Seattle — While fentanyl overdoses soar to record levels, concerns have grown over the fact that police K-9s in Washington aren’t actually trained to detect the drug.
This week state representatives discussed House Bill 1635, which calls for police K-9s to be trained to detect fentanyl.
“Fentanyl is an epidemic at all odds with safety and people in Washington state, and this particular drug, I think if not for the COVID epidemic, would be the number one epidemic across the state,” said WA State Rep. Gina Mosbrucker for District 14.
The bill calls for training standards to be developed by the Criminal Justice Training Commission by Dec. 1, 2024.
The Washington Association of Sheriffs and Police Chiefs has said it supports the bill.
“We’ve had officers both in Washington and in other states that have simply collapsed while in contact with somebody because of aerosolized fentanyl coming out of somebody’s car,” said James McMahan, policy director for the association.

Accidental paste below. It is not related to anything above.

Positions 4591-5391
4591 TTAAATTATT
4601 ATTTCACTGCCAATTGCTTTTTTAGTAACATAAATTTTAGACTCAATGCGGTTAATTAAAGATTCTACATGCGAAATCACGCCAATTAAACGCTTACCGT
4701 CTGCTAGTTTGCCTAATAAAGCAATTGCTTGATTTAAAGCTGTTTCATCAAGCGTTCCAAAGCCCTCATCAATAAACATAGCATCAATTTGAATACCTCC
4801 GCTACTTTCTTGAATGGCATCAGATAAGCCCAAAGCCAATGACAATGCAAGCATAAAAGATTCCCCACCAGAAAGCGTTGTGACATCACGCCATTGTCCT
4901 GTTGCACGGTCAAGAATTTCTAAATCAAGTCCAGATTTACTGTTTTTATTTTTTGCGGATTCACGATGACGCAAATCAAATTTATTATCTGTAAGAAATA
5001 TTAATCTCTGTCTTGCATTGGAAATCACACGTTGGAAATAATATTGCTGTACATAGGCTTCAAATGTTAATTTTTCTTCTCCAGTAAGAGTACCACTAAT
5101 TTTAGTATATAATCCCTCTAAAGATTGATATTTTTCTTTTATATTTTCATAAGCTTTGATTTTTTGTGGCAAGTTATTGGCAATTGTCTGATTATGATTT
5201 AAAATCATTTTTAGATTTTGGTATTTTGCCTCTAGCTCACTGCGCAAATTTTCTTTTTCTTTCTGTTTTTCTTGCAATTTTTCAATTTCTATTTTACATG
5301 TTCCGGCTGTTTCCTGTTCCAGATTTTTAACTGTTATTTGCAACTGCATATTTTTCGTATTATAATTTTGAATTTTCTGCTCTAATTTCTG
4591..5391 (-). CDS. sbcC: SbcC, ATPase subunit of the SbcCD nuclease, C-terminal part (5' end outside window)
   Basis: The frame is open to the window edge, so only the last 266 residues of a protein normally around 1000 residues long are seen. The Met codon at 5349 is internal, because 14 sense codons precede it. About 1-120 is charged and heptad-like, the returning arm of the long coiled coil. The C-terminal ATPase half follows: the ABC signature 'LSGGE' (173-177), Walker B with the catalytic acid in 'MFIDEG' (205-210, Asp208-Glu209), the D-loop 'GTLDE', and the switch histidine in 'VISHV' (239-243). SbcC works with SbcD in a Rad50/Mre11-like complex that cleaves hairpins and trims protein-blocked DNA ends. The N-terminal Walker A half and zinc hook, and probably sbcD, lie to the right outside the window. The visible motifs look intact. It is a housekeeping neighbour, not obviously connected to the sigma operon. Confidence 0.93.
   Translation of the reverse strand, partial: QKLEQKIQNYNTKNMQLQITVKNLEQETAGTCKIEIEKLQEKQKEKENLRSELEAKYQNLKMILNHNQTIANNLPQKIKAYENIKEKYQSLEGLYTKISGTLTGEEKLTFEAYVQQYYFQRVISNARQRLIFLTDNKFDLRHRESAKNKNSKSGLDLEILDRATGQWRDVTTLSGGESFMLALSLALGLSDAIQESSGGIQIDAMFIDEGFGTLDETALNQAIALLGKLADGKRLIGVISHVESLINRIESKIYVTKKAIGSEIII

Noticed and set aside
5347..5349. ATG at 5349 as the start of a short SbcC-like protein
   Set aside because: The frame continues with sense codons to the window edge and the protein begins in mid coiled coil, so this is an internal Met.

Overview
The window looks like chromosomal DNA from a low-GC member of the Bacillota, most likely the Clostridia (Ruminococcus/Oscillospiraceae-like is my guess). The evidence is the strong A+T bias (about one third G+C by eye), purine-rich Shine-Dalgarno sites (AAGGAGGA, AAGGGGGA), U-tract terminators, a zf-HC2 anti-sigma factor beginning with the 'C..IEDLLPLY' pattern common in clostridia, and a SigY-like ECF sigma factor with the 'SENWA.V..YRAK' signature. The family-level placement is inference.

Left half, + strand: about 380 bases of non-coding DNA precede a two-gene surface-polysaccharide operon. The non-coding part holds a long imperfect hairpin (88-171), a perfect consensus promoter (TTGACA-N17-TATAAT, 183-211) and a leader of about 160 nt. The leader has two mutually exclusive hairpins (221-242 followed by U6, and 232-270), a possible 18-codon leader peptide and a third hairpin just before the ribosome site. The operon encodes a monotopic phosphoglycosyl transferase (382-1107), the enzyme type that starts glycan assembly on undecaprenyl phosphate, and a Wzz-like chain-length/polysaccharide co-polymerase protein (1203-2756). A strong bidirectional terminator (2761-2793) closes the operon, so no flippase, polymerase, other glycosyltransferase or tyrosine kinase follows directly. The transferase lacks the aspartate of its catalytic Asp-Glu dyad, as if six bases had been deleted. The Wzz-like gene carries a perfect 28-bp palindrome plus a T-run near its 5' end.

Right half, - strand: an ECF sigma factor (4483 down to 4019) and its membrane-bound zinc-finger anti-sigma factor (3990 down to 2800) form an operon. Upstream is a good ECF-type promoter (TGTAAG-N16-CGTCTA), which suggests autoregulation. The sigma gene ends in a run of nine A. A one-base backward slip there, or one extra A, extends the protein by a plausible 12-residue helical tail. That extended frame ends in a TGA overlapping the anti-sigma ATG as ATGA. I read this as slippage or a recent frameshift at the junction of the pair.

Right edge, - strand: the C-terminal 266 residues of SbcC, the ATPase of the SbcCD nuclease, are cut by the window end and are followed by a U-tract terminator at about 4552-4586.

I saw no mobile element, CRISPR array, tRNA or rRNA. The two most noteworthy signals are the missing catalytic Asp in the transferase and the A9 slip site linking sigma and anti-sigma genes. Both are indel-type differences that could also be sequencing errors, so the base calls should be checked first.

This year King County has already reported 64 fentanyl-related deaths. Last year the county reported 699 deaths, a tremendous jump from 2021 with 385 deaths.
Right now, law enforcement K-9s are only trained to detect meth, heroin and cocaine.
Over in Chelan County the jail has started training one of their dogs, Kait.
“This is an issue that is affecting the jail, last study I heard is that we had 72% of our inmates coming into the correctional facility with fentanyl in their system,” said Chelan County Sheriff Mike Morrison.
Last year Chelan County correctional officers found 50 fentanyl pills on a man booked into the jail prior to Kait’s training.
The bill is in the beginning stages. It still needs to go through the House and Senate floor.
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